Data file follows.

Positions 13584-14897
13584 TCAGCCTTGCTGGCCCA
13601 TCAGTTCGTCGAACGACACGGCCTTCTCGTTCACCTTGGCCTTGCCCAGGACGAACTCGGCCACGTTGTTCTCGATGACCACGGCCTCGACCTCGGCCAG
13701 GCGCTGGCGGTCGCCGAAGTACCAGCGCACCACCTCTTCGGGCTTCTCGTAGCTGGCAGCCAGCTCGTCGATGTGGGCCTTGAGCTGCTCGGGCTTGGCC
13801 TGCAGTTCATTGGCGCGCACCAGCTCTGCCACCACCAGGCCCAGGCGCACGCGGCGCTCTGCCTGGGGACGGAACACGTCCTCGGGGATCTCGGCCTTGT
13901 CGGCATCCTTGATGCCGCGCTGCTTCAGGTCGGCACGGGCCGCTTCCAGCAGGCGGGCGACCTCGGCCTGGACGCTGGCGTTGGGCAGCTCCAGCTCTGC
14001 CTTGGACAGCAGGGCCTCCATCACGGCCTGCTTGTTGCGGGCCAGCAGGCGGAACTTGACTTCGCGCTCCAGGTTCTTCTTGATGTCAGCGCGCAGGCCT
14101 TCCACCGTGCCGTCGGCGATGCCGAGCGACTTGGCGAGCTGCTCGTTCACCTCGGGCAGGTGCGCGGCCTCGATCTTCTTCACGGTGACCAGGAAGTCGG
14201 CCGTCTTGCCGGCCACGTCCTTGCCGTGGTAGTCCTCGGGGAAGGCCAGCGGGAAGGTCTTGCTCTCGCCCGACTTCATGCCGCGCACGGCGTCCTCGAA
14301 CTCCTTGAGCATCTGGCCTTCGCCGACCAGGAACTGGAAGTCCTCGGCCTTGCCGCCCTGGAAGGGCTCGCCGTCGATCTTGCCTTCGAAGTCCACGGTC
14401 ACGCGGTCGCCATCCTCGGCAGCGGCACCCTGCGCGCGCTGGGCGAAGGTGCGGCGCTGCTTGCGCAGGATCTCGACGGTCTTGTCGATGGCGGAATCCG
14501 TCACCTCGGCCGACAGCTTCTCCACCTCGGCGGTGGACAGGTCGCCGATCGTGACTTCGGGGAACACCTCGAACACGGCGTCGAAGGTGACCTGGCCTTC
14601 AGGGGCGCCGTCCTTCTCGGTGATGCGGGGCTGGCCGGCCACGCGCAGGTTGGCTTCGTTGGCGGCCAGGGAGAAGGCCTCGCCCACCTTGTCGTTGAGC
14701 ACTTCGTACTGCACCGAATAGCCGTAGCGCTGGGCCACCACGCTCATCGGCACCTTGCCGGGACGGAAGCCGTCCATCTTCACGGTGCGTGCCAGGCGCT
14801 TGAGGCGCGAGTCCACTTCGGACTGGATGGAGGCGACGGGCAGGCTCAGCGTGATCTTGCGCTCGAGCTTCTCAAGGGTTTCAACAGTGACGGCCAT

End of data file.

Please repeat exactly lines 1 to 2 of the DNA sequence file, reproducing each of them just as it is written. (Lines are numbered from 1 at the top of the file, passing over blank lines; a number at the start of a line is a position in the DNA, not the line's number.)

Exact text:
Positions 13584-14897
13584 TCAGCCTTGCTGGCCCA